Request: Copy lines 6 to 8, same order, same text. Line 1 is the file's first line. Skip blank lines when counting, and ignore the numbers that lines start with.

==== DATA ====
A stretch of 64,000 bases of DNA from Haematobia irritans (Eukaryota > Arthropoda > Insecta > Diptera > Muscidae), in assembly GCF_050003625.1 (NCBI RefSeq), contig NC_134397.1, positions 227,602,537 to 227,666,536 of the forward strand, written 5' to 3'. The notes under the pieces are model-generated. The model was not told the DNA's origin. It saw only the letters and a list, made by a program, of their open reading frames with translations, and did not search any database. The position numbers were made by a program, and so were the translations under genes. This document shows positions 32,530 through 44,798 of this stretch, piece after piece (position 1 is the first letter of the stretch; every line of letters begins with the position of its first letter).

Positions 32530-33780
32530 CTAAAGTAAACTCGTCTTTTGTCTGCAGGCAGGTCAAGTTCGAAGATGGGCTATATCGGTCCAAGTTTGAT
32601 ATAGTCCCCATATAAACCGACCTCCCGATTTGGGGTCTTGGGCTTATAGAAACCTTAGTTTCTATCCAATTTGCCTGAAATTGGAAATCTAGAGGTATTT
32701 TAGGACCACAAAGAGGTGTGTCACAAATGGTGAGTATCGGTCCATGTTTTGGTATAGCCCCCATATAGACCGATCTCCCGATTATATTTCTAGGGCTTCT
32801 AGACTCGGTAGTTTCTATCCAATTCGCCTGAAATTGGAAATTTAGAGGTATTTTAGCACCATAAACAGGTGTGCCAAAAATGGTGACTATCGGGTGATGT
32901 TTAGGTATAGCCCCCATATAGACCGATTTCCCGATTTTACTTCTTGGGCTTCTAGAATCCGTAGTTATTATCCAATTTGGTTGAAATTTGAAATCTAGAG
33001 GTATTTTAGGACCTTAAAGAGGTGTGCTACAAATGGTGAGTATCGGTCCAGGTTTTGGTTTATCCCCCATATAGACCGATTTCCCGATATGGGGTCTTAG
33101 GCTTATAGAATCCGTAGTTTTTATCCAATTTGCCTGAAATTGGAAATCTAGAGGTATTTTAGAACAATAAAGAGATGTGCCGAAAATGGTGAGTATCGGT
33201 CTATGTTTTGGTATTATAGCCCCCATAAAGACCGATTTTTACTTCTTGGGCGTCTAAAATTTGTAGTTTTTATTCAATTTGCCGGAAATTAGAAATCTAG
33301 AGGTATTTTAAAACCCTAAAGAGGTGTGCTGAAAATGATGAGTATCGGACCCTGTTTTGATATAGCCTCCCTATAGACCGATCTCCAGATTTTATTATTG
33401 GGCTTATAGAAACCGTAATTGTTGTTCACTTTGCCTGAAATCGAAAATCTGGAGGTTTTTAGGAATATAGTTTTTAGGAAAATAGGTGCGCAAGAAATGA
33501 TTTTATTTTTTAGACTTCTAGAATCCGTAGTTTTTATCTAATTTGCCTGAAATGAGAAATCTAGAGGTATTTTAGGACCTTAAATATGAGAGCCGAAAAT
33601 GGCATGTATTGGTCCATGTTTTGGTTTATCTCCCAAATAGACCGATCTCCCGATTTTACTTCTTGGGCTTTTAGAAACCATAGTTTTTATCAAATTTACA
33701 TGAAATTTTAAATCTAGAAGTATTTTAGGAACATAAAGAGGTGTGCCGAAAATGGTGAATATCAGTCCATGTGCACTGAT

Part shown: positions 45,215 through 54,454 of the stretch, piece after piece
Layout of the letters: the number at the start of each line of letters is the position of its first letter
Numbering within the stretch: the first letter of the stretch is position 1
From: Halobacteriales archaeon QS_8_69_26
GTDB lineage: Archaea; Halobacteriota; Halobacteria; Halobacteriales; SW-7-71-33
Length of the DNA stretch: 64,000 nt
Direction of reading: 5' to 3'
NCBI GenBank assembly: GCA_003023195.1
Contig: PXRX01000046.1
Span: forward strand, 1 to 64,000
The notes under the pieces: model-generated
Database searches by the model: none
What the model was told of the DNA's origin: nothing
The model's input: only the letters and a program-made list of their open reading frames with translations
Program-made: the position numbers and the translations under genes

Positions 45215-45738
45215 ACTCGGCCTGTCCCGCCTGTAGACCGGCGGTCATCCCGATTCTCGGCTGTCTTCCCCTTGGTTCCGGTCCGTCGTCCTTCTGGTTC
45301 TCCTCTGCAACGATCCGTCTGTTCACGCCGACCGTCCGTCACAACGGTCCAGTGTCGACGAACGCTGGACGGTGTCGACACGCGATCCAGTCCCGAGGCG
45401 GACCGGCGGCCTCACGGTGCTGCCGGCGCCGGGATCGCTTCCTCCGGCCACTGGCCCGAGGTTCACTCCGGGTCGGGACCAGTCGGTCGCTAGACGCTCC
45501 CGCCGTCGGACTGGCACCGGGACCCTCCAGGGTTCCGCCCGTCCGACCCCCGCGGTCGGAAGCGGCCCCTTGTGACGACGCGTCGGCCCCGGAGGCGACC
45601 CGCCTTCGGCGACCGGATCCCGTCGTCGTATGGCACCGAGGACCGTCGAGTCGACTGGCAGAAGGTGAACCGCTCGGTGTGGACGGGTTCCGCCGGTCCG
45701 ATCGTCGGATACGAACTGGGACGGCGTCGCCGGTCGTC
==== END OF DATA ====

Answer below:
32801 AGACTCGGTAGTTTCTATCCAATTCGCCTGAAATTGGAAATTTAGAGGTATTTTAGCACCATAAACAGGTGTGCCAAAAATGGTGACTATCGGGTGATGT
32901 TTAGGTATAGCCCCCATATAGACCGATTTCCCGATTTTACTTCTTGGGCTTCTAGAATCCGTAGTTATTATCCAATTTGGTTGAAATTTGAAATCTAGAG
33001 GTATTTTAGGACCTTAAAGAGGTGTGCTACAAATGGTGAGTATCGGTCCAGGTTTTGGTTTATCCCCCATATAGACCGATTTCCCGATATGGGGTCTTAG